Bob Duff

Senate Majority Leader

Bob Duff

Standing Up For You!

April 15, 2021

Duff Asks New Eversource CEO “Who Is Top Priority?”

Customers, Shareholders, or Wall Street Analysts?

Today, Senate Majority Leader Bob Duff (D-Norwalk) sent a letter to the new President and CEO of Eversource, Joe Nolan, asking him for his top priority as he begins to lead the company.

The letter states:

Dear Mr. Nolan,

Congratulations on your appointment as the new President and CEO of Eversource Energy.

As you begin your tenure, I would like to ask one question: out of the three groups you serve, who is your top priority?

1. Customers
2. Shareholders
3. Wall Street Analysts

I am not asking you to weave all three into a response, but to inform the residents of the state where they stand in the hierarchy of a publicly traded monopoly that has to answer to multiple constituencies.

I look forward to your response.

Bob Duff
Senate Majority Leader

In 2020 following Tropical Storm Isaias, Senator Duff joined his colleagues in leading passage of the “Take Back Our Grid Act” in order to change how Connecticut’s utilities are run including Eversource. The legislation aimed to hold utility companies accountable for their actions and practices, additionally adding further oversight and restitution for customers who suffer extended power outages. The new law included:

By June 2022, the Public Utilities Regulation Authority, or PURA, would be required to create performance-based regulation of electric, gas and water distribution companies, establishing standards and metrics to measure performance in objectives including safety, reliability, equity, customer satisfaction, mutual engagement, resilience against rapid changes in conditions and environmental goals. Those metrics would then be applied to existing regulation guidelines, aligning utility performance to match them.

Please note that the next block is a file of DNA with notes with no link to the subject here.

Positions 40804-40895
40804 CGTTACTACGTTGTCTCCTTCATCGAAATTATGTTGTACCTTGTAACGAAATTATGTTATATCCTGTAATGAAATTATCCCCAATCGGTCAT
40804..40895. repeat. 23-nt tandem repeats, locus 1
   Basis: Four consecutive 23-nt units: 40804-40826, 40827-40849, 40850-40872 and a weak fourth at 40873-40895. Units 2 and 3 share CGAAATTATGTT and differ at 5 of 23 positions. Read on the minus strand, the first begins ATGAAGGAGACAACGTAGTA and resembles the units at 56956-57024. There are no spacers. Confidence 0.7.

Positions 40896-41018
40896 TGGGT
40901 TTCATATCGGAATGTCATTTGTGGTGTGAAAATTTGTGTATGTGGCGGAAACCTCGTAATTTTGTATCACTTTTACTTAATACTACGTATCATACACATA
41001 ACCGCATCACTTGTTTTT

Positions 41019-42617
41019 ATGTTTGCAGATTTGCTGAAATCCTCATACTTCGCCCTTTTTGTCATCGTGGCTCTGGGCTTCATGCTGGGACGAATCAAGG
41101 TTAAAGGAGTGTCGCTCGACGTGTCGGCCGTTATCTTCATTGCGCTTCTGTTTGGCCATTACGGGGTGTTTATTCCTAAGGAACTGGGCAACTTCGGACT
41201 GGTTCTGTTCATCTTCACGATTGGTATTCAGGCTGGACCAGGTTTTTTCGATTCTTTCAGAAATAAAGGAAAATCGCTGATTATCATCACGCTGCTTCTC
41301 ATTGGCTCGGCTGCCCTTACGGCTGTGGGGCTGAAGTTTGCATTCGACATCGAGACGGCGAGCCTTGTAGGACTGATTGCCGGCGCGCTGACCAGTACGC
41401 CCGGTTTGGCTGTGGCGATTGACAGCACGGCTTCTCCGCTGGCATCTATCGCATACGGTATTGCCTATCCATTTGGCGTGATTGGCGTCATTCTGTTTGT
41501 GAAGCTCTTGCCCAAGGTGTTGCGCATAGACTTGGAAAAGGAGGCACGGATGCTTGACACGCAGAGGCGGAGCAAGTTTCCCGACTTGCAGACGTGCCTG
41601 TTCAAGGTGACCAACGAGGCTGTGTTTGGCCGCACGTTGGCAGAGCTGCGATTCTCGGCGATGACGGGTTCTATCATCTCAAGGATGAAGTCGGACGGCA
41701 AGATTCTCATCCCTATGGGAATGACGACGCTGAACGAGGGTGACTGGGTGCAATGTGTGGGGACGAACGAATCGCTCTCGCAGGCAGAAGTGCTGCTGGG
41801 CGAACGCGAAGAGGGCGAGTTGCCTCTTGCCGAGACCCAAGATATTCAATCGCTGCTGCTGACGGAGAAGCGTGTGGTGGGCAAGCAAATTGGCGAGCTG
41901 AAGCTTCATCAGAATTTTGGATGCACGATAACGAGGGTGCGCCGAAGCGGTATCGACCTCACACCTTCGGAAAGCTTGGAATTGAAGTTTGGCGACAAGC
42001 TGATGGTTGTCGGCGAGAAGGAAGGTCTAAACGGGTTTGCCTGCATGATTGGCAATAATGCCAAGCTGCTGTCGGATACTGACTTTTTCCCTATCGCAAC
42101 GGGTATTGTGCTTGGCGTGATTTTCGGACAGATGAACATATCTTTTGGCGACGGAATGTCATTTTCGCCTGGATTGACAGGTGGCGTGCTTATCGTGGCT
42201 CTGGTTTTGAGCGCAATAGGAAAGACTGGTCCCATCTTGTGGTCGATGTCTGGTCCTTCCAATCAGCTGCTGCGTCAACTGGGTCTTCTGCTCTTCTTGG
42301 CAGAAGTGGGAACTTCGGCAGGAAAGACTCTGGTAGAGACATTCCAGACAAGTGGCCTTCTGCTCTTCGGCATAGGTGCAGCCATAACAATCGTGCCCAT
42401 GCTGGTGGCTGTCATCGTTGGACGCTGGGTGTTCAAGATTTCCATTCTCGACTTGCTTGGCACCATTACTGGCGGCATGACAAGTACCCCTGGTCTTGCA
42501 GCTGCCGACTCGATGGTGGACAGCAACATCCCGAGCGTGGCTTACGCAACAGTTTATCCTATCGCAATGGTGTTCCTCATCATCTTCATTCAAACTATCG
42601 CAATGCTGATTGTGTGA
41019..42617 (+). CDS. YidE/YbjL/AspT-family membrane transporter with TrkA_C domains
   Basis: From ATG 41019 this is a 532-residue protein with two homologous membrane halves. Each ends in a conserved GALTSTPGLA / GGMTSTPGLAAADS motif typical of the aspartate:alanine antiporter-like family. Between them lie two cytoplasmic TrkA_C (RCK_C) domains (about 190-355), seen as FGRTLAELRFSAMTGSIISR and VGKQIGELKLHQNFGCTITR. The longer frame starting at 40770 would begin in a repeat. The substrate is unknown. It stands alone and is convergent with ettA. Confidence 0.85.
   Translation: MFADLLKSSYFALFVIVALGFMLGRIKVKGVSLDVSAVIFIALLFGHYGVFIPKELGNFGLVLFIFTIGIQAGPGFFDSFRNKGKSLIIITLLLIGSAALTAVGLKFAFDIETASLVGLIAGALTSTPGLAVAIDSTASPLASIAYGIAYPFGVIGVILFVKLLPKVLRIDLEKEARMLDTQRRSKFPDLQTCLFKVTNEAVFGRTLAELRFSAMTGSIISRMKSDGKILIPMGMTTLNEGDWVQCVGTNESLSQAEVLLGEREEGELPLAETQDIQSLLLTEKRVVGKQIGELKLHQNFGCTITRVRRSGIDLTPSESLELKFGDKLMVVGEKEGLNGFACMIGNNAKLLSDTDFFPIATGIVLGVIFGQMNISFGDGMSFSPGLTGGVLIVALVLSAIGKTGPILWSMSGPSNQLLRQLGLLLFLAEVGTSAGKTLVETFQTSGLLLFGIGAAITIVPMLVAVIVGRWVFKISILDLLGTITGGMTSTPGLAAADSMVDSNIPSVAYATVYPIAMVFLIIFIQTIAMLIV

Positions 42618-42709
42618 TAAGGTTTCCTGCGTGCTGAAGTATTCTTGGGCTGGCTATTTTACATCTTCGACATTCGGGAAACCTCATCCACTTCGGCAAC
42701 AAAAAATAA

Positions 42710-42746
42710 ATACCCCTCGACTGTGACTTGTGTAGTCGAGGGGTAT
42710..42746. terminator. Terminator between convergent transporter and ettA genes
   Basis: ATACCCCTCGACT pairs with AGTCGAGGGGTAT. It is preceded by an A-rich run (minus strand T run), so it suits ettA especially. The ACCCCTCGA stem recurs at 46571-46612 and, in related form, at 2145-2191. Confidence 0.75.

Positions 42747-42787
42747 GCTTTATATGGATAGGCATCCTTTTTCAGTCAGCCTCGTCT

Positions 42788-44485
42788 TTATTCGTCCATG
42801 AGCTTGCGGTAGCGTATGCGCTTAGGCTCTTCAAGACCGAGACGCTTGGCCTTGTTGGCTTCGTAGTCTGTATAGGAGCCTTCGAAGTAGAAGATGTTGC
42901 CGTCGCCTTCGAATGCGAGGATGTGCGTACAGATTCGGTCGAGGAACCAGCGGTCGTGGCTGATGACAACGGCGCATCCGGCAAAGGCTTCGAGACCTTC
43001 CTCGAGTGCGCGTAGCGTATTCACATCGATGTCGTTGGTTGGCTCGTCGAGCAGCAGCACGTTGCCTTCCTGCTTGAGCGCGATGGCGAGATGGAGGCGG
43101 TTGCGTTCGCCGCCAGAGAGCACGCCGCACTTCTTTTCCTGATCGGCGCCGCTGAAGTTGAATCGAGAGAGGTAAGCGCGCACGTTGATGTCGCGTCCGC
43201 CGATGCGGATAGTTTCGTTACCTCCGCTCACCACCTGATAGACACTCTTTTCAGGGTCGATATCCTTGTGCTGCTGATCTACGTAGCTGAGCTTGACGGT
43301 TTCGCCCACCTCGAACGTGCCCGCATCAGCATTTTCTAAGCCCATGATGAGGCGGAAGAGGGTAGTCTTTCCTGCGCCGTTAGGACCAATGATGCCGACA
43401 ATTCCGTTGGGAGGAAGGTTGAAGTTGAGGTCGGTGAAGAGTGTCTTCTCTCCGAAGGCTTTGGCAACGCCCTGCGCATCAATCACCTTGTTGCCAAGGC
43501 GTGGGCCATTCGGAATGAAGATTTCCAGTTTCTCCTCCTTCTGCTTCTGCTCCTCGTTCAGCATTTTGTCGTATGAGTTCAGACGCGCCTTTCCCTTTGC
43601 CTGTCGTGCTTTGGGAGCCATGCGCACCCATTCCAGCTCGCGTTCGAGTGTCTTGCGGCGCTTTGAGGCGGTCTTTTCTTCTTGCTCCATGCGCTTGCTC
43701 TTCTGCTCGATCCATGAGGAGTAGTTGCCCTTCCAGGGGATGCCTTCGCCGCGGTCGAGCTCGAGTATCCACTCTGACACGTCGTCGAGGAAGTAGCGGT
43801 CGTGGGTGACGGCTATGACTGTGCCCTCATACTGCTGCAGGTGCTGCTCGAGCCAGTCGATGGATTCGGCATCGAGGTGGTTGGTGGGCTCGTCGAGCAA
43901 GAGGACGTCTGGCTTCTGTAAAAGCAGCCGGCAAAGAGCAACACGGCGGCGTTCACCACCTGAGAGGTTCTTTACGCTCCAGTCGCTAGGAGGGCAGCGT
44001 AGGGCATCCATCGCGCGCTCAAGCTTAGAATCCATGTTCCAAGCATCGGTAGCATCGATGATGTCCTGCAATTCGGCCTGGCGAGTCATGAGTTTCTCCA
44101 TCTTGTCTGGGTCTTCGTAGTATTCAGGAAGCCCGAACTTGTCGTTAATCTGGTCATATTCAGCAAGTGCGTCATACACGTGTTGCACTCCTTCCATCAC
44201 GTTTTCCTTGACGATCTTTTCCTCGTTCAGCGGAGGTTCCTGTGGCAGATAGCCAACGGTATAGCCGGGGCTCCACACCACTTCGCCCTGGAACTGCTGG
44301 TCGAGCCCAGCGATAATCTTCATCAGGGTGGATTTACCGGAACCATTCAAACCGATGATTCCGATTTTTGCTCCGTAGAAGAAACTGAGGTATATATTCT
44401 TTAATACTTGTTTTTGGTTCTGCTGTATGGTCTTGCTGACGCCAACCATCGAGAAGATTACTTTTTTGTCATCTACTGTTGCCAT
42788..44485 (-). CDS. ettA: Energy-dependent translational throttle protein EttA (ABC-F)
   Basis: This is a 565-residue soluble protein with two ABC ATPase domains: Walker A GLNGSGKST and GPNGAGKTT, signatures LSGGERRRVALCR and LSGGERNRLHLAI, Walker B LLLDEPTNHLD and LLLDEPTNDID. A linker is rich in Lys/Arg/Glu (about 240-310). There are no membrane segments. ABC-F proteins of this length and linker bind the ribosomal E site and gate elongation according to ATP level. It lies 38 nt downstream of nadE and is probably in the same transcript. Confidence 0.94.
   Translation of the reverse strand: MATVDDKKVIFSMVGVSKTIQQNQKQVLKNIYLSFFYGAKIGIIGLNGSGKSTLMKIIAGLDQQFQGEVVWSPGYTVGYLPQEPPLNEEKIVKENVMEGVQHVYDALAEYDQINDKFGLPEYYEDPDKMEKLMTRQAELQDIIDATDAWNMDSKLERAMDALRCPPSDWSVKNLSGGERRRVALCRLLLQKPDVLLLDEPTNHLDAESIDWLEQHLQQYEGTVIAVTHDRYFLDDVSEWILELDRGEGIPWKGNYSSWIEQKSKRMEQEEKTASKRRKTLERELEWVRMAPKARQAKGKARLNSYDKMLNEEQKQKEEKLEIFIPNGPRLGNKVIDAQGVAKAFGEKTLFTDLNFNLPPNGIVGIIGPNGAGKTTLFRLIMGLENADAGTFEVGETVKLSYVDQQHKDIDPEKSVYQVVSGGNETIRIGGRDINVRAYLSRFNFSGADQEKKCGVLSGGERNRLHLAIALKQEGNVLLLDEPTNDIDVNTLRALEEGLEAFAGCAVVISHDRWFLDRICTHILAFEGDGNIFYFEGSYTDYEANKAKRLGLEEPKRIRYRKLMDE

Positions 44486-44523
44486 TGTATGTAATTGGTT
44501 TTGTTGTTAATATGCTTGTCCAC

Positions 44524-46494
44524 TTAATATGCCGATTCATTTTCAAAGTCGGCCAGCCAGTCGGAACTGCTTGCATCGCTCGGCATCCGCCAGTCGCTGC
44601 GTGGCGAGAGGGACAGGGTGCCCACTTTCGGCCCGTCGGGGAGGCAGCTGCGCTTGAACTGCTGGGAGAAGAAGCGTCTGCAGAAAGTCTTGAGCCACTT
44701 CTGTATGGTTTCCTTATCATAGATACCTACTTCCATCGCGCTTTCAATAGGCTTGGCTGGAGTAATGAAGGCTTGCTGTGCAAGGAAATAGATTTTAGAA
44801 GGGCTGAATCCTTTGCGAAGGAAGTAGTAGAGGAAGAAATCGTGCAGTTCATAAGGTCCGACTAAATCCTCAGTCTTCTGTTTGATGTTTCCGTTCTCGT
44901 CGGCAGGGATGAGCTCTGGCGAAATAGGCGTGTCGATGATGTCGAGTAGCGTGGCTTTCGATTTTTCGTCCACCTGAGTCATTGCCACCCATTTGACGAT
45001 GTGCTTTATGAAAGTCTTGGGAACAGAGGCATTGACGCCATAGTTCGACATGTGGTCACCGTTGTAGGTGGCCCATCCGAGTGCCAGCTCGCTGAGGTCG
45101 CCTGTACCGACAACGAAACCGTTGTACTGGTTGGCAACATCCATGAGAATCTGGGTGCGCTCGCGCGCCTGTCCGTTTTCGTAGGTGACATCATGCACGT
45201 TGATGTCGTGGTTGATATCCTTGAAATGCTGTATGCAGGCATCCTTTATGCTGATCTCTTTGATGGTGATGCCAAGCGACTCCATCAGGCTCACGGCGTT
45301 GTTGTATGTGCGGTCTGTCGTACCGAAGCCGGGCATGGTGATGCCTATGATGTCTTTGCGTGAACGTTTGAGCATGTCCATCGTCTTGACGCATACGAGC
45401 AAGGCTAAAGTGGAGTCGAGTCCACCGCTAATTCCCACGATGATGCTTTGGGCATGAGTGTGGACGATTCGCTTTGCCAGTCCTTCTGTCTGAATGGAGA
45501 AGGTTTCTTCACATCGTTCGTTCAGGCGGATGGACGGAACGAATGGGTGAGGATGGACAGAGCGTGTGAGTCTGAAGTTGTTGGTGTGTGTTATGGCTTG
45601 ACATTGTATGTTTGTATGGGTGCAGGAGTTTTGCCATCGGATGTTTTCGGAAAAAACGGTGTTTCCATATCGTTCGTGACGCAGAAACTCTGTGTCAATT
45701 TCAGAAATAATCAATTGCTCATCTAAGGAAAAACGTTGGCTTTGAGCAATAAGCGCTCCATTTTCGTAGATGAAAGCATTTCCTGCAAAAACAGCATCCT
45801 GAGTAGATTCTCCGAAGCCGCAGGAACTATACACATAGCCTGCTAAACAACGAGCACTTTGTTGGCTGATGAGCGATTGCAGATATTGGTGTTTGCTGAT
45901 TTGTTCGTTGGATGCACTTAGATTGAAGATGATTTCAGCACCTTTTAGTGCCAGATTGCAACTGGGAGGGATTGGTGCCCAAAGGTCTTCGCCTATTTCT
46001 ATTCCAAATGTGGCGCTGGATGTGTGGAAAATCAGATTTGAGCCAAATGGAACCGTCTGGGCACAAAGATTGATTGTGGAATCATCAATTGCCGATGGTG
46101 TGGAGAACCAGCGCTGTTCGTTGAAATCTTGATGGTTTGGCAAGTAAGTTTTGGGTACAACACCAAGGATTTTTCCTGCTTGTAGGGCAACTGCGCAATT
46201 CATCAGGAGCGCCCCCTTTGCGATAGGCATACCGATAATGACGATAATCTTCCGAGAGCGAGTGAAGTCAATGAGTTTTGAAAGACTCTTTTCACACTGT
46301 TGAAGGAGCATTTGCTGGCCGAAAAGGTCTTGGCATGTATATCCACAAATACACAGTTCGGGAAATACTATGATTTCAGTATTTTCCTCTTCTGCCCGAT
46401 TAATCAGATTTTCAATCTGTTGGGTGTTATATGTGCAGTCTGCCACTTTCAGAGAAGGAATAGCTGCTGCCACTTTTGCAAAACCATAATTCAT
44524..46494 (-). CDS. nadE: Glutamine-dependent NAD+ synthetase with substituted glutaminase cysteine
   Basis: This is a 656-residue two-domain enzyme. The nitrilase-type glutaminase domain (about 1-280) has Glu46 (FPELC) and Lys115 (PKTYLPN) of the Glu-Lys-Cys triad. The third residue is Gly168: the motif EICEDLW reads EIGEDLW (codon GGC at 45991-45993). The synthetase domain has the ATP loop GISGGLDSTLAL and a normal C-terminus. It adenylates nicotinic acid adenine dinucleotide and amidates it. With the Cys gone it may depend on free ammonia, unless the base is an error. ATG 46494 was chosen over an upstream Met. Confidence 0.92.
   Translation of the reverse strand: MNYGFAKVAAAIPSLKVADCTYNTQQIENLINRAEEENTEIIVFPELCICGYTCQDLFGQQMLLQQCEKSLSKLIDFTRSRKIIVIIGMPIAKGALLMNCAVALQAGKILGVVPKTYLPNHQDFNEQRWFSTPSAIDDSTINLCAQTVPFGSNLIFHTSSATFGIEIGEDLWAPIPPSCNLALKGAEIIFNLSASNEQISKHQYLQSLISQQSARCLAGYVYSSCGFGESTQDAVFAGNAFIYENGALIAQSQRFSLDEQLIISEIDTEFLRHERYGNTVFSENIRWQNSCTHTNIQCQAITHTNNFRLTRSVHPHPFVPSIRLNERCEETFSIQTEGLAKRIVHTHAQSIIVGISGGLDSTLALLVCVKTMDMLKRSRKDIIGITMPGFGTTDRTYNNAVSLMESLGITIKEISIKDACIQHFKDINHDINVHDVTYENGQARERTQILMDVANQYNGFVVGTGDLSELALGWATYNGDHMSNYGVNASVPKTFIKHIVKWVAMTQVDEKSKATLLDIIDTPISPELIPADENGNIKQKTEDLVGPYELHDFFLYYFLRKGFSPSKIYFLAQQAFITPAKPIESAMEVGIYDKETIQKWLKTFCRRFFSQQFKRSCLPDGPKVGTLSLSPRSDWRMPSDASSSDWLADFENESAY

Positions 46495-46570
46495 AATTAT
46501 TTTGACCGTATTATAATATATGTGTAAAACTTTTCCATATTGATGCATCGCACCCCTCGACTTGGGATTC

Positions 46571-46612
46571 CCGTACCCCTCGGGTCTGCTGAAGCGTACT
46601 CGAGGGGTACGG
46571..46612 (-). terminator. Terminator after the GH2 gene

• PURA is given more time and authority, allowed to evaluate a company’s performance during rate amendment proposals and able to determine whether a company’s rate of return is reasonable compared to the new rate proposed; its deadlines are extended in rate cases by 200 days for electric distribution companies and 50 days in other cases; and it will have to consider performance-based incentives and penalties when reviewing and investigating EDCs and rate hearings for PURA-regulated utility companies.
  • PURA can require that rate recovery for executive or officer compensation, as well as incentive compensation for employees, be dependent on performance.
  • PURA would be allowed to implement interim rate decreases if a company sees excessive return, as well as low-income rates and economic development rates.
  • Starting in 2021, entities could not become holding companies of PURA-regulated utilities unless the holding company’s board of directors has the same population percentage as the holding company’s total service area in Connecticut. PURA also gains an additional 30 days to hold a hearing on mergers or other changes, while the deadline for approving or disapproving a merger/change of control is extended by 80 days.
  • The cap on civil penalties levied by PURA for failing to comply with performance standards in emergency preparation rises from 2.5 percent to 4 percent of annual distribution revenue, and penalties will continue to be assessed as ratepayer credits set at $10,000 per violation.
  • Starting July 2021, if PURA determines an EDC failed to perform according to the PURA standards:
    • EDCs will be required to give customers $25 account credits each day they experience a power outage of more than 96 hours after an emergency, with EDCs not allowed to recover costs for those credits outside of petitioning for a waiver.
    • EDCs would be required to compensate residential customers $250 for any medication and food expiring or spoiling due to a power outage lasting more than 96 hours after an emergency.
  • After EDCs submit information about their last five major storm responses, including data about their crew workers and damage and outage estimates compared to storm response, PURA would issue minimum staffing level standards for outage planning and restoration personnel directly responsible for post-storm recovery. EDCs would face civil fines if found to break these rules.
  • PURA would be authorized to assess fines for noncompliance with laws, regulations and orders, with a portion of those fines going to energy assistance program nonprofits
  • DEEP would be required to evaluate current regional energy market (ISO New England) use and recommend alternatives achieving public policy goals by adopting clean and renewable energy
  • DEEP would also have to expand its microgrid grant and loan pilot program for resilience projects, prioritizing projects benefiting vulnerable communities.